NNN Leases Explained

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Many of you have heard the term “Triple Net Lease” but I’ve found a lot of people don’t fully understand what that means. First of all many of you have owned and managed your own rental properties, mostly apartments, and rental homes. In that market, you have short term leases, higher turnover, and you as the landowner pay most of the expenses related to your property. For example, you have to pay for the property taxes, insurance, maintenance costs, improvements, fix-up related to getting the property or units fit for the next tenant when somebody moves out, utilities, etc. This is totally common in the multi-family rental market.

In the commercial market, very often you have long term leases, 5-10, or even 20 years. Also, many times there are tenant improvements that are particular to your tenant, such as a buildout for kitchens, etc., as in a restaurant. There could be special provisions for coolers for a grocery store, loading bays for a retail store, or extra plumbing, and build-outs for kidney dialysis or medical clinic. In most of these situations, you’ll have your tenant sign a “triple net” lease, which is very common in these situations. A triple net (NNN) lease is defined according to Wikipedia as:

“In the United States, real estate business, “Net Lease” is a term used to signify a lease structure in which the tenant or lessee is responsible for paying a portion of or all of the common expenses related to real estate ownership, in addition to base rent. Real estate-related expenses associated with ownership are divided into three categories referred to as the three nets which are property taxes, insurance, and maintenance. The rent collected under a net lease is net of expenses. It, therefore, tends to be lower than, for instance, the rent charged under a gross lease. Net lease types include single net, double net, triple net, and even bondable triple net leases. The term “net lease” is often used as a shorthand expression when referring to NNN leases.

An NNN Lease is a net lease, structured as a turnkey investment property in which the tenant is responsible for paying the three major expenses associated with commercial real estate ownership. “NNN” stands for “Net-Net-Net”, is pronounced “Triple Net” and represents the three most common, consequential real estate related expenses:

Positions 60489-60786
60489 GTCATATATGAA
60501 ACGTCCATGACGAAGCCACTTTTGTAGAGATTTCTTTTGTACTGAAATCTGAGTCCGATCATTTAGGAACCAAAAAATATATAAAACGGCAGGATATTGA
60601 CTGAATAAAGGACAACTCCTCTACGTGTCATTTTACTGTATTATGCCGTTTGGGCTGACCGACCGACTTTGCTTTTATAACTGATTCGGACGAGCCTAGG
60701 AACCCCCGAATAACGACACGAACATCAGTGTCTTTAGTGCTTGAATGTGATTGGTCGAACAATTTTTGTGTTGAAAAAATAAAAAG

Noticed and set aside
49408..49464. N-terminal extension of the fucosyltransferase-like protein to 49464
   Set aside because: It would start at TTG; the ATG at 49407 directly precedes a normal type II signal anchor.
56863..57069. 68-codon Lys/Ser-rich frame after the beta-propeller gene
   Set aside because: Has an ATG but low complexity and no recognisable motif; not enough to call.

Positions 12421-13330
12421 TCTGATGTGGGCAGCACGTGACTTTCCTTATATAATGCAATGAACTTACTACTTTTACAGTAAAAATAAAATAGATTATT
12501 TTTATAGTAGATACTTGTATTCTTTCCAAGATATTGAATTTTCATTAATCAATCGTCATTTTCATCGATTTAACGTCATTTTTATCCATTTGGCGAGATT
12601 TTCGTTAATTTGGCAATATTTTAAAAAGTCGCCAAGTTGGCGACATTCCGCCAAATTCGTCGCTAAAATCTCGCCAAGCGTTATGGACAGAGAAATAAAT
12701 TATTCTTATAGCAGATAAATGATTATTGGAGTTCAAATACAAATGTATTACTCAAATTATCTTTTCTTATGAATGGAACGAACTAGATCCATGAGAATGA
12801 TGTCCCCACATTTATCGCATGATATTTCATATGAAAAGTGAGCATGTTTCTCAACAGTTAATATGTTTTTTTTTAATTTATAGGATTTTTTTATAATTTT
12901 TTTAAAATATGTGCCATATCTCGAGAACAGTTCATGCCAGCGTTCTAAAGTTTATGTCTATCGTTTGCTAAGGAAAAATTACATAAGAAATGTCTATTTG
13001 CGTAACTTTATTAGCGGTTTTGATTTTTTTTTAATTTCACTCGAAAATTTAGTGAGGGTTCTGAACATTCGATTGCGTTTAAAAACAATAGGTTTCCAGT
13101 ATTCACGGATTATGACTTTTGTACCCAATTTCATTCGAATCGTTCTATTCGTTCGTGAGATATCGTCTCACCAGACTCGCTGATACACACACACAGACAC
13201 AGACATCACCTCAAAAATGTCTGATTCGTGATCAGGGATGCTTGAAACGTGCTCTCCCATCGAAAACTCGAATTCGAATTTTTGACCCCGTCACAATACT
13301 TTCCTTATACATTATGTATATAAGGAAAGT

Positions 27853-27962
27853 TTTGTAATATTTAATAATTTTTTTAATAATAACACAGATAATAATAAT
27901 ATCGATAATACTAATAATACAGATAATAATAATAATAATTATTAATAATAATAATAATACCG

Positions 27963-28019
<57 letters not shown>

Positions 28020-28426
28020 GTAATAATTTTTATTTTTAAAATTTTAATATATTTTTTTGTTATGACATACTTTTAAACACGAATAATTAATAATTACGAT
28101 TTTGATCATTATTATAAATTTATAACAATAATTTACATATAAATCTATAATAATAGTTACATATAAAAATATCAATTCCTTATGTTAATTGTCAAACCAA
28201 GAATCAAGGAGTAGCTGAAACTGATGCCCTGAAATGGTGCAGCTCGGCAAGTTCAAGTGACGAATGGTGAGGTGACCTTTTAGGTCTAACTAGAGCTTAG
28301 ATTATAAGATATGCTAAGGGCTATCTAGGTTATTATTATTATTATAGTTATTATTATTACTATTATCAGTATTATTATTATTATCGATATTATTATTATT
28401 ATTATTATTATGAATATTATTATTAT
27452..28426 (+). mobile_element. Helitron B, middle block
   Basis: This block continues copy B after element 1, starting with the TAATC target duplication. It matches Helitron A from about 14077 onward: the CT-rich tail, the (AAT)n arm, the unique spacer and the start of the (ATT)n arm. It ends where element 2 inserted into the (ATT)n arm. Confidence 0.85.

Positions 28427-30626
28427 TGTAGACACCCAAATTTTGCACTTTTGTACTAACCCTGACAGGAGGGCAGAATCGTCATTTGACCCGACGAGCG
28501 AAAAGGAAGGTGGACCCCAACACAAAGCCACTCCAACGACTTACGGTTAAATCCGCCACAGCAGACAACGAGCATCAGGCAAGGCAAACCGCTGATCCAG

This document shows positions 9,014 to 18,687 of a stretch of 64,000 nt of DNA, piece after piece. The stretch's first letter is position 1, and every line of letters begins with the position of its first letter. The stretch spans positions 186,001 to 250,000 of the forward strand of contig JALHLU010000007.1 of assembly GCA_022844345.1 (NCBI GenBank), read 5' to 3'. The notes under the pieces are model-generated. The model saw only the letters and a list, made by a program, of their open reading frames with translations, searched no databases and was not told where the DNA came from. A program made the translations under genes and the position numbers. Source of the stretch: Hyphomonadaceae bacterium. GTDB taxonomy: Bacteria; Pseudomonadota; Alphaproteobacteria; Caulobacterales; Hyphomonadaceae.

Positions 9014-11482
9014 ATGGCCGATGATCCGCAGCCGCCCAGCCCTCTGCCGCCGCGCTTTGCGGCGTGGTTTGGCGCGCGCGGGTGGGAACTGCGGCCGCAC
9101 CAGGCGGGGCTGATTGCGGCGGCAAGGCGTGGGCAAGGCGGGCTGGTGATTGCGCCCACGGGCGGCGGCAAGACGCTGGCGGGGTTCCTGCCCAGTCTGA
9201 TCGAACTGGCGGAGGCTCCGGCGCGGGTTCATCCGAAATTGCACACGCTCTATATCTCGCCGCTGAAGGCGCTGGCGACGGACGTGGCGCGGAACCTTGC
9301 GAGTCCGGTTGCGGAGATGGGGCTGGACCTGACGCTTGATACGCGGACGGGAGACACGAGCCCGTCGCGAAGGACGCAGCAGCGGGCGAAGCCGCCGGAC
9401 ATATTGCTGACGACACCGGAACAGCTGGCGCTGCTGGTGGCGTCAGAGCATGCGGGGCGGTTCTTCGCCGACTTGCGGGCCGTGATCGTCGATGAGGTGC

N – Property Tax

N – Insurance

N – Maintenance

The rent the landlord receives from the tenant is in effect net of expenses.”

Again, most apartment owners have trouble getting their arms around this arrangement, but in the commercial real estate market, this is very common.

So with a NNN arrangement, the tenant will pay pretty much all of the expenses related to the property they are renting. If the air conditioning malfunctions, the tenant pays for it. If the driveway needs to be redone, the tenant pays for it. New signage, roof leaks, property taxes, insurance payments, landscaping, etc. are all costs that are borne by the tenant.

For a property owner that wants a long term, low maintenance situation, often with a nationally known tenant, NNN leases are the way to go. In the real estate world, your lowest risk income property is a NNN lease with a “credit tenant” (A credit tenant is usually an organization with a national footprint, a large regional tenant, or a local tenant with excellent credit that may be better than their national competitors. Only larger companies are called credit tenants.)

With these properties, there are some downsides as well. Often with a large high credit tenant, they will be very harsh negotiators and throw their weight around. This means they want as low a rent as they can get and very few increases in their leases. With the lower risk of these types of tenants, you are going to have lower income. This could be a problem if and when interest rates go up and the NNN lease you have doesn’t go up with the increase in interest. This can impact the appreciation long term. On the other hand, when there was a softening in the economy, the vast majority of these types of tenants held up very well and didn’t have a problem paying their rents when others couldn’t. That’s not to say there aren’t any problems with NNN lease tenants, but there were fewer problems than other types of investments, such as office buildings or apartments. For a savvy investor with a portfolio of properties, a NNN lease can be a great anchor to your portfolio.


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